Dube, Davison struggle in pairs short at worlds
Bryce Davison has a keen sense of peripheral vision that lets him know exactly what his partner Jessica Dube is doing next to him, even when the two are spinning at top speed through the air.
So when Dube's feet came out from under her and she fell in a swoop onto the ice on her triple Salchow on Tuesday — the same jump that proved costly at the Vancouver Olympics last month — Davison knew.
The Canadians, who were hoping to end their season on a high note after finishing sixth in pairs in Vancouver, were a disappointing eighth in the short program at the world championships. Their performance unravelled after Dube fell on their opening side-by-side triple Salchows.
"I am blessed and not quite so blessed at the same time for having a really natural eye spot," Davison said. "I know as soon as I'm breaking out of mine, I have an idea what's going to happen on hers. It's good if I see she's going to be a little scratchy on the landing, I can slow mine down, but I knew as soon as I came out of mine (Tuesday night) that she was on her heel and a little bit short so she was going to bail out the left side."
Dube, from St-Cyrille-de-Wendover, Que., and Davison, from Huntsville, Ont., bronze medallists at the 2008 world championships, scored 59.36 points with their performance to "Requiem For a Dream" by Clint Mansell.
Olympic silver medallists Pang Qing and Tong Jian of China led with 75.28 points, while Russia's Yuko Kavaguti and Alexander Smirnov were second with 73.12. Olympic bronze medallists Aliona Savchenko and Robin Szolkowy were third with 69.52.
Anabelle Langlois of Hull, Que., and Cody Hay of Edmonton were 12th with 54.40 points.
Mental stumbling block
The triple Salchow has been a mental stumbling block for Dube for much of this season — she fell in both the short and long program attempting the jump in Vancouver. She has landed them since she was a junior skater, lands them cleanly often in practice, and executed one flawlessly in warmup Tuesday night.
Davison can sense the good jumps, too.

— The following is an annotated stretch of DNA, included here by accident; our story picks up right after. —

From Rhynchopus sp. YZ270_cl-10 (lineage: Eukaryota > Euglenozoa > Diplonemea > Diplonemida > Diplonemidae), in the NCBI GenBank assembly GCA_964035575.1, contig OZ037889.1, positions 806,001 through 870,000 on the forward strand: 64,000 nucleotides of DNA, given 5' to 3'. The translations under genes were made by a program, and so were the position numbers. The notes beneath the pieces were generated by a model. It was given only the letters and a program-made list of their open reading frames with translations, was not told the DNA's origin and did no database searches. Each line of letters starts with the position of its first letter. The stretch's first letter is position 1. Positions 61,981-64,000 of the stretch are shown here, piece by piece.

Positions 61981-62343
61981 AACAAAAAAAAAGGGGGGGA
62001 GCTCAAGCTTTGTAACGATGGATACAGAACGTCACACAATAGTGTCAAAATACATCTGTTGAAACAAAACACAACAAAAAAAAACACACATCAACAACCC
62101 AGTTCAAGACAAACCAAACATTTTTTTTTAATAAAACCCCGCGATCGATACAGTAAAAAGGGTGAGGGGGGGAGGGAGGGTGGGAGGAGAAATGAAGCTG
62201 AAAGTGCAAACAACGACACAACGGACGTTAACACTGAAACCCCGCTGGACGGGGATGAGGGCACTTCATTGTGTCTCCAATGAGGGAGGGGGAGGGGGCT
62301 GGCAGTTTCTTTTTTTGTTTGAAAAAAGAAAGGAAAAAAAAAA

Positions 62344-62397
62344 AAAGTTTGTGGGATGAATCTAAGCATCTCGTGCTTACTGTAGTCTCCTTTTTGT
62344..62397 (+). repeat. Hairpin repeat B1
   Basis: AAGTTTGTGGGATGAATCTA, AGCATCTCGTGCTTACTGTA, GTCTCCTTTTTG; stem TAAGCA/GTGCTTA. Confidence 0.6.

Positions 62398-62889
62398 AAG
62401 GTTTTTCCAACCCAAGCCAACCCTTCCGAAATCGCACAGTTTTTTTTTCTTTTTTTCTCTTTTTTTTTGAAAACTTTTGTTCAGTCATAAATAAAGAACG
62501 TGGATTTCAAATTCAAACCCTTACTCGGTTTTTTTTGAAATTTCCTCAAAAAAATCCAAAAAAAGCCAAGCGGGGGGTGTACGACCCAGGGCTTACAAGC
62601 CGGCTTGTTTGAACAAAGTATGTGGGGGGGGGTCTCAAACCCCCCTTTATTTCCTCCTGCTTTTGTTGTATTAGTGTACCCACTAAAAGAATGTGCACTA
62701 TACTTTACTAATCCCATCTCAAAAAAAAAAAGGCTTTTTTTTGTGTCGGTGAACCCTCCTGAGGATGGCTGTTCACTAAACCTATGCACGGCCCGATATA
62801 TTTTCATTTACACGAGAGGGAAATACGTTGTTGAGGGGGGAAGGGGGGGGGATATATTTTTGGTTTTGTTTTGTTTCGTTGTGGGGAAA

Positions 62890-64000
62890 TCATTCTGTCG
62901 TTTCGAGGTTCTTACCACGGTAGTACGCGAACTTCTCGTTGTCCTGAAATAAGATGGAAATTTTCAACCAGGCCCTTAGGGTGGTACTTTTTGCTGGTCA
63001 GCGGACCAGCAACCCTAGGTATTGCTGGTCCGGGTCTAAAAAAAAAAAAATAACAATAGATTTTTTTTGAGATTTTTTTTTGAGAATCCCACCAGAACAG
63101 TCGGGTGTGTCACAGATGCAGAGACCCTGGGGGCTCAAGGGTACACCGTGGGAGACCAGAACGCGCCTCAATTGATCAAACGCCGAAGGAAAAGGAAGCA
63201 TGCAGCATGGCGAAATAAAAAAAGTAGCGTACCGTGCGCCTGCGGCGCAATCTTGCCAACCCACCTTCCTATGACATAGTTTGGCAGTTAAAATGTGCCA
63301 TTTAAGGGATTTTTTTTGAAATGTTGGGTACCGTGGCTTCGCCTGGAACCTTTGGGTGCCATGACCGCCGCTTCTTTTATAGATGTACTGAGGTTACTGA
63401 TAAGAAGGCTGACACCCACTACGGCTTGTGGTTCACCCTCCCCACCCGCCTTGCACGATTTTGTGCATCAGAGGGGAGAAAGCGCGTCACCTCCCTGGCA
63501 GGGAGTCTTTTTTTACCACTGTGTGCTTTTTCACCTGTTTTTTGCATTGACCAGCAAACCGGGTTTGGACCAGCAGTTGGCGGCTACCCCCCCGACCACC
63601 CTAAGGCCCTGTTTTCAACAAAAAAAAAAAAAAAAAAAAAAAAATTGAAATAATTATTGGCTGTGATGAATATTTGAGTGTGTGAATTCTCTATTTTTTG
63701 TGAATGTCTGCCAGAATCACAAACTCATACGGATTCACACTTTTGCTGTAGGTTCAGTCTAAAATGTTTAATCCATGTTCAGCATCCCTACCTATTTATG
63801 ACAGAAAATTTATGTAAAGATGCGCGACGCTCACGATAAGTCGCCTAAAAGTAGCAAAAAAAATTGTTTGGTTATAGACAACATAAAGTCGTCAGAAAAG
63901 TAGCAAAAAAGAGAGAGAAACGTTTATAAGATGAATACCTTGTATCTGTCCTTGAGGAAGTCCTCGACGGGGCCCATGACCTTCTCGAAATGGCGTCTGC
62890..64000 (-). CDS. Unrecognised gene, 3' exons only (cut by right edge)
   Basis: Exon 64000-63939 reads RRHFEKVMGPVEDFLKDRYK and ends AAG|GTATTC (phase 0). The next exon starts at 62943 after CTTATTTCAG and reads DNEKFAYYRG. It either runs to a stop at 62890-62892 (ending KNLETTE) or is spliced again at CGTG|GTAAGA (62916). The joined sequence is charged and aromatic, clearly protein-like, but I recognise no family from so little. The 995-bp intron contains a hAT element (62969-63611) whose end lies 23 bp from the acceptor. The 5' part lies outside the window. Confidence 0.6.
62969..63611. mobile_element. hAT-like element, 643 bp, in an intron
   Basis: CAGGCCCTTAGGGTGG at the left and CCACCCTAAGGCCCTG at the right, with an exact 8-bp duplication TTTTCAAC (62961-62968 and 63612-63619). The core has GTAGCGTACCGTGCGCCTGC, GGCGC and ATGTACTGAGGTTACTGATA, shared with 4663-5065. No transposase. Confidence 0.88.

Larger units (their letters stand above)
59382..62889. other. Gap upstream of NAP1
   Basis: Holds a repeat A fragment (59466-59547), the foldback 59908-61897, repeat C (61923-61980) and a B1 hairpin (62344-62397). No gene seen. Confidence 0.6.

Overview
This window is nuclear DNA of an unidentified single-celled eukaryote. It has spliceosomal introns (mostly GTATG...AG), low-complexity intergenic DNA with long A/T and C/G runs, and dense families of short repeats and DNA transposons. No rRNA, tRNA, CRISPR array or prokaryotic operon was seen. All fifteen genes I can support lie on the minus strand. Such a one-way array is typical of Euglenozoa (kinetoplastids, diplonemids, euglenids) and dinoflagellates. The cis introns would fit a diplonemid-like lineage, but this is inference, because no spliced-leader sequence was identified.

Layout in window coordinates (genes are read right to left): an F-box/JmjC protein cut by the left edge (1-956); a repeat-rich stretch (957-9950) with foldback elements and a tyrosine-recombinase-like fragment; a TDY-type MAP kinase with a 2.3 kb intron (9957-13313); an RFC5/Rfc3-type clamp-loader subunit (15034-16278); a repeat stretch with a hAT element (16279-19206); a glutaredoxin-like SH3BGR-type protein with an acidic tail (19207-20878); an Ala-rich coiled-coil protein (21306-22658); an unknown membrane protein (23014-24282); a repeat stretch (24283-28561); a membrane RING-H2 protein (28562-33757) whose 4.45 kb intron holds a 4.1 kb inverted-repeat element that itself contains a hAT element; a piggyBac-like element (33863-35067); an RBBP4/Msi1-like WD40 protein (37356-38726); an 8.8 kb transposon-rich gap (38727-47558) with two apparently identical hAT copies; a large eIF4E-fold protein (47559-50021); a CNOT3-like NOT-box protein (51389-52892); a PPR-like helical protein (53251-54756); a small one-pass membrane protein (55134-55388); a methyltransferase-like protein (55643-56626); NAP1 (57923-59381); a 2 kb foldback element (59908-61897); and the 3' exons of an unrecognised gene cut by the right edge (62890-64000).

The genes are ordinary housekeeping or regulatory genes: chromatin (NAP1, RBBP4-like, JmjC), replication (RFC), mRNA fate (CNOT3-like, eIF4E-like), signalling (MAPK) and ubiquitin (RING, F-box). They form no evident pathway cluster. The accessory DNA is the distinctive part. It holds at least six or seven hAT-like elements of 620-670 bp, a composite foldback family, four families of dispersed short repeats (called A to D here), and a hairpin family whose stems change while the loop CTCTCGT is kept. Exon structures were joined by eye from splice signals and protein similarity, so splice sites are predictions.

"I have a feeling and I just know when she does the really good ones in practice, just by the sound of it, our edge is the exact same up into the air and we land at the exact same time too," Davison said. "[Tuesday] she was up in the rotating position as I was taking off. So I can tell."
The two had trouble recovering from the fall which slowed their program to a near stop, and they didn't have the same speed and momentum going into their triple twist lift.
"After that mistake, I got stiff in my knees and it was hard to stay focused on the rest, I was really, really focused for the jump, and when it didn't happen…" Dube said, trailing off.
When the music stopped, Dube muttered something to Davison, which he wouldn't repeat when queried about it later.
"You shouldn't say it," he told Dube. "It was worse than the 'Damn it,"' he added, laughing. Dube uttered those words after the short program in Vancouver.
The two said they won't change the jump for next season, as Dube has landed the jump so many times in the past. The problem, she said, is psychological, and the more times she falls, the worse it gets.
Barring a major upset among the seven teams ahead of them, Dube and Davison know they've lost their shot at a medal.
"Do the long for us," Davison said on his approach to Wednesday's long program. "It doesn't really matter as much, we'll try to get as high as we can, but podium is a little far-fetched. Do it for ourselves, enjoy the last skate of the year and do it for our future rather than the moment."